Re: MSDN const_cast sample

Abhishek Padmanabh <>
Mon, 17 Dec 2007 09:23:03 -0800 (PST)
On Dec 17, 10:11 pm, Ulrich Eckhardt <> wrote:

Ben Voigt [C++ MVP] wrote:

You should not use const_cast.

In some cases there is no way around it, unfortunately, i.e. when you have
to work with an existing, broken API. Otherwise I completely agree.

Most experts don't use const_cast either.

Good code doesn't need it. Further, there is the alternative 'mutable' which
helps in some cases. However, being an expert means that you know when to
use it and when not.

const_cast generally results in incorrect code because the compiler still
optimizes access to the variable as if it were const, but allows you to
change the value... bad bad bad.

Ben, this is a point I don't understand. Assuming this code:

  int const i = 5;
  const_cast<int&>(i) = 42;
  std::cout << i << std::endl;

the output with some modern compilers will indeed be 5 instead of 42, but
this is a non-issue because it causes 'undefined behaviour' anyway, i.e.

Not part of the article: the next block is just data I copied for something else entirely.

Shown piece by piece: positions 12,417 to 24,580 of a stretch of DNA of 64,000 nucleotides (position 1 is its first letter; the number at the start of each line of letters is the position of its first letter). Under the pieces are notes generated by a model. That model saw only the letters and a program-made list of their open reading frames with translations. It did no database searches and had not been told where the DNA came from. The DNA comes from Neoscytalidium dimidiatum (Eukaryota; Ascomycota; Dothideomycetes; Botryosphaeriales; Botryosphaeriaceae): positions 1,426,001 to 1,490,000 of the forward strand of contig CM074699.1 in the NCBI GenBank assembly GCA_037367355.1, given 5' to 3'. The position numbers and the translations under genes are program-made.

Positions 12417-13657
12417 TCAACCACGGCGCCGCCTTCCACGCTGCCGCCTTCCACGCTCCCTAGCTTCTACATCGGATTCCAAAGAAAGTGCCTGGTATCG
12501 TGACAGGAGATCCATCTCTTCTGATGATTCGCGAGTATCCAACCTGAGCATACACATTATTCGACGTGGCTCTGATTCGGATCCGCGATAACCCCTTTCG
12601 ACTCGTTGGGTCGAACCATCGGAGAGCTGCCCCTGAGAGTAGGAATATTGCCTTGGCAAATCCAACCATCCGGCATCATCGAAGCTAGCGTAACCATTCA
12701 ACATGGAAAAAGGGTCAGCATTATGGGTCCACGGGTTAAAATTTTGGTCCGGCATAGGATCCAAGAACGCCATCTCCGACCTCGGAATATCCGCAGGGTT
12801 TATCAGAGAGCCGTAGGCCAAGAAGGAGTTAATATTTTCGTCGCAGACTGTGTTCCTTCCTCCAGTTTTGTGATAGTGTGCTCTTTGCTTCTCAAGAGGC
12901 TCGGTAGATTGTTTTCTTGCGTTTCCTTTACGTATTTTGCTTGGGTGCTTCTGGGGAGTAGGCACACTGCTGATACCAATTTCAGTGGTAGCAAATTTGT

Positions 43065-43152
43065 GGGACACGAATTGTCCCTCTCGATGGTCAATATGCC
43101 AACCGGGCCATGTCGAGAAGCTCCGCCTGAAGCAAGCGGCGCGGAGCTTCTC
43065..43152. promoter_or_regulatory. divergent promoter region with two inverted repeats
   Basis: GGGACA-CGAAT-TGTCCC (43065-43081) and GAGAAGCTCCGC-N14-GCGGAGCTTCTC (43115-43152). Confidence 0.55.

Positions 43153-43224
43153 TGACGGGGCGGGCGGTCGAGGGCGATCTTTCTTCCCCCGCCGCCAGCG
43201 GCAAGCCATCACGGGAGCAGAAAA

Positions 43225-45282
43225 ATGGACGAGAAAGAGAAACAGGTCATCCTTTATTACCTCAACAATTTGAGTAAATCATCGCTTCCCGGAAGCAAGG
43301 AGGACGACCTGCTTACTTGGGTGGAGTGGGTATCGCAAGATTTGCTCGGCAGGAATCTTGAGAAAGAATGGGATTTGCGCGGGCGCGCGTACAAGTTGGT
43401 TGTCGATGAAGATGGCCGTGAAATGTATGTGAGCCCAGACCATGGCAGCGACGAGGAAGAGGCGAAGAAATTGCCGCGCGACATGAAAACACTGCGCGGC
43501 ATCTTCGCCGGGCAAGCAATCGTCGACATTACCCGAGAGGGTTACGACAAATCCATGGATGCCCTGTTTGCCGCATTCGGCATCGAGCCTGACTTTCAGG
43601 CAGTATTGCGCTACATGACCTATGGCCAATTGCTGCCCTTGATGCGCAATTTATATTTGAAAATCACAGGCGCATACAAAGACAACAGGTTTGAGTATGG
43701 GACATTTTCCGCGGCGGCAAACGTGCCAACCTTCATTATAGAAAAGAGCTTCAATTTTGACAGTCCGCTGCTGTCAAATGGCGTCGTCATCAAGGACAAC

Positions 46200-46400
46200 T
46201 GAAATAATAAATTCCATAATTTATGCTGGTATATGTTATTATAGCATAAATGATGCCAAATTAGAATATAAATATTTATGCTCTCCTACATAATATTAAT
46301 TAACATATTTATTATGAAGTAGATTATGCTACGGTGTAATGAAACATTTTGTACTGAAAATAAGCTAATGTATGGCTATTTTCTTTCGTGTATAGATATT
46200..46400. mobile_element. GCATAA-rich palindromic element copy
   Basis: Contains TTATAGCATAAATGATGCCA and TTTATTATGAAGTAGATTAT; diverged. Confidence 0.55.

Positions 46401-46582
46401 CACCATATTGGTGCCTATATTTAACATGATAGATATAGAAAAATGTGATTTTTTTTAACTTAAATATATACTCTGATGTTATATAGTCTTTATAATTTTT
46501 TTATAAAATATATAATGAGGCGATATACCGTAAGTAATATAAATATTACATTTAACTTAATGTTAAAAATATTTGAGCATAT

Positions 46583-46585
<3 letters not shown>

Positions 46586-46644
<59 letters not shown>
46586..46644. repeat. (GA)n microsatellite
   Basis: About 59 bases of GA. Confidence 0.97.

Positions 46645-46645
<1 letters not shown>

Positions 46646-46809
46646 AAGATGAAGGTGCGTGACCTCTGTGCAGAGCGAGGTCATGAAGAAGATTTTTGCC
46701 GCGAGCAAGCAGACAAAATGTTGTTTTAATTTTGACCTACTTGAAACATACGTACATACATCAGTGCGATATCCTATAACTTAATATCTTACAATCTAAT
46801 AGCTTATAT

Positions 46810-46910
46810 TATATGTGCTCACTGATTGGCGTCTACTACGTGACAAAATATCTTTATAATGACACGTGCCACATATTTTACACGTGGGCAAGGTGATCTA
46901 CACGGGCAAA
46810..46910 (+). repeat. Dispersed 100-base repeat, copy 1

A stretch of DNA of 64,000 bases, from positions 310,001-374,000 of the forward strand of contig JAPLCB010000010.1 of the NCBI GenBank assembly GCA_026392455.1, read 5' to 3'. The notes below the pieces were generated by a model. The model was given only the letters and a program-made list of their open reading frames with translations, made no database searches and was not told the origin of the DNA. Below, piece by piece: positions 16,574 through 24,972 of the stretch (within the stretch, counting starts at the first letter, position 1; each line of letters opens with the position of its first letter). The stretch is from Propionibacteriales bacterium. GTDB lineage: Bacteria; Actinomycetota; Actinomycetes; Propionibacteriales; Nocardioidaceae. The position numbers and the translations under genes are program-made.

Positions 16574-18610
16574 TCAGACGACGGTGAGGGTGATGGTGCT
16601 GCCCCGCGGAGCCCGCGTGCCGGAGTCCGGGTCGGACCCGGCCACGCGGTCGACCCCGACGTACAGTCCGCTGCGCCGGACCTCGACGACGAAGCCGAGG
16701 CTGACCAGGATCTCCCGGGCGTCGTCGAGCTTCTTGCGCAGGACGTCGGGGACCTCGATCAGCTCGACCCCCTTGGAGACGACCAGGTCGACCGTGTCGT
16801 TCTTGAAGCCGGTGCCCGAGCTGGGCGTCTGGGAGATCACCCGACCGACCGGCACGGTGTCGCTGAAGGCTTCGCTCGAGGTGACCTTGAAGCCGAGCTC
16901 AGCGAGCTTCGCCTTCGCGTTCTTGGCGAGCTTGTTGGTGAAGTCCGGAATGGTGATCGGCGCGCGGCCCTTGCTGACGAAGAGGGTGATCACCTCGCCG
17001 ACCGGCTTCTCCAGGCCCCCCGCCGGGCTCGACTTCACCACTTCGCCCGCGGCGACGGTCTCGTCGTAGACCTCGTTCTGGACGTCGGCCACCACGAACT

the code is broken. If you meant that, I agree.

Otherwise, a compiler is non-compliant if casting away const doesn't work.
Assuming this code:

  void mutate( int const& i) {
    const_cast<int&>(i) = 42;

  int i = 5;
  std::cout << i << std::endl;

I would assume the compiler to behave properly and output 42. Do you know of
any compilers that don't?

It should. It is only undefined behaviour if the variable/object being
modified was originally created as const. Here, i is not. And hence,
the modification should work. Don't know of a compiler that would go
against the above though.

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